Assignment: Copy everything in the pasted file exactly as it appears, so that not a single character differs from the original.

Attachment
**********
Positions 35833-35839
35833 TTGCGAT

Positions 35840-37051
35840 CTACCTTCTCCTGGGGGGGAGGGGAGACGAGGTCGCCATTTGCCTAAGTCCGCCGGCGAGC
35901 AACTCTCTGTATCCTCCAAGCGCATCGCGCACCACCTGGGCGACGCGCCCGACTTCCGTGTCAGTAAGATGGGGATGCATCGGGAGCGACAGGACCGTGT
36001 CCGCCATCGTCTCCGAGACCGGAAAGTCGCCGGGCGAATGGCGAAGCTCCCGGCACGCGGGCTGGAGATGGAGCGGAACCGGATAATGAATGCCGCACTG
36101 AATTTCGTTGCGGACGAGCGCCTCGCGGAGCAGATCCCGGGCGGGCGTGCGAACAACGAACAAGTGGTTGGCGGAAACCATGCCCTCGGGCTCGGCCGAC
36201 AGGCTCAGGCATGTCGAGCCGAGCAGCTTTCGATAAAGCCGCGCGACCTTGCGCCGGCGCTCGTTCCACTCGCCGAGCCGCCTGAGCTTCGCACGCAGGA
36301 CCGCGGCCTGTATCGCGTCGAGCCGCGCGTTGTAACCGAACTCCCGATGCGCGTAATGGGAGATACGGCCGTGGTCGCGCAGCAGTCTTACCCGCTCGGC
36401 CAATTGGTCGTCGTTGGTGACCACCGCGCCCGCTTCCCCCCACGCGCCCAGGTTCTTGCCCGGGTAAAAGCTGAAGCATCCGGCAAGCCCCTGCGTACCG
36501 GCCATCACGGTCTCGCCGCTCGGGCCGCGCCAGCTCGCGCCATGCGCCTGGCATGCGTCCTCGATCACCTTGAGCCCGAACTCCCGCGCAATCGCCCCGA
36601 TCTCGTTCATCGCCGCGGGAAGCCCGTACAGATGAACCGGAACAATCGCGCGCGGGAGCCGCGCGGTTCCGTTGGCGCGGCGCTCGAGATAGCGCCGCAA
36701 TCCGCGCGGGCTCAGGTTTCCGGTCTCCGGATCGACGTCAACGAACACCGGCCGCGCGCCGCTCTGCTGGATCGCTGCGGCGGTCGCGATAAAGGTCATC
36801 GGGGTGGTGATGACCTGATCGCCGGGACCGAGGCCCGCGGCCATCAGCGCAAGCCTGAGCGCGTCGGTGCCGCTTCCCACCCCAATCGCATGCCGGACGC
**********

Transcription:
Positions 35833-35839
35833 TTGCGAT

Positions 35840-37051
35840 CTACCTTCTCCTGGGGGGGAGGGGAGACGAGGTCGCCATTTGCCTAAGTCCGCCGGCGAGC
35901 AACTCTCTGTATCCTCCAAGCGCATCGCGCACCACCTGGGCGACGCGCCCGACTTCCGTGTCAGTAAGATGGGGATGCATCGGGAGCGACAGGACCGTGT
36001 CCGCCATCGTCTCCGAGACCGGAAAGTCGCCGGGCGAATGGCGAAGCTCCCGGCACGCGGGCTGGAGATGGAGCGGAACCGGATAATGAATGCCGCACTG
36101 AATTTCGTTGCGGACGAGCGCCTCGCGGAGCAGATCCCGGGCGGGCGTGCGAACAACGAACAAGTGGTTGGCGGAAACCATGCCCTCGGGCTCGGCCGAC
36201 AGGCTCAGGCATGTCGAGCCGAGCAGCTTTCGATAAAGCCGCGCGACCTTGCGCCGGCGCTCGTTCCACTCGCCGAGCCGCCTGAGCTTCGCACGCAGGA
36301 CCGCGGCCTGTATCGCGTCGAGCCGCGCGTTGTAACCGAACTCCCGATGCGCGTAATGGGAGATACGGCCGTGGTCGCGCAGCAGTCTTACCCGCTCGGC
36401 CAATTGGTCGTCGTTGGTGACCACCGCGCCCGCTTCCCCCCACGCGCCCAGGTTCTTGCCCGGGTAAAAGCTGAAGCATCCGGCAAGCCCCTGCGTACCG
36501 GCCATCACGGTCTCGCCGCTCGGGCCGCGCCAGCTCGCGCCATGCGCCTGGCATGCGTCCTCGATCACCTTGAGCCCGAACTCCCGCGCAATCGCCCCGA
36601 TCTCGTTCATCGCCGCGGGAAGCCCGTACAGATGAACCGGAACAATCGCGCGCGGGAGCCGCGCGGTTCCGTTGGCGCGGCGCTCGAGATAGCGCCGCAA
36701 TCCGCGCGGGCTCAGGTTTCCGGTCTCCGGATCGACGTCAACGAACACCGGCCGCGCGCCGCTCTGCTGGATCGCTGCGGCGGTCGCGATAAAGGTCATC
36801 GGGGTGGTGATGACCTGATCGCCGGGACCGAGGCCCGCGGCCATCAGCGCAAGCCTGAGCGCGTCGGTGCCGCTTCCCACCCCAATCGCATGCCGGACGC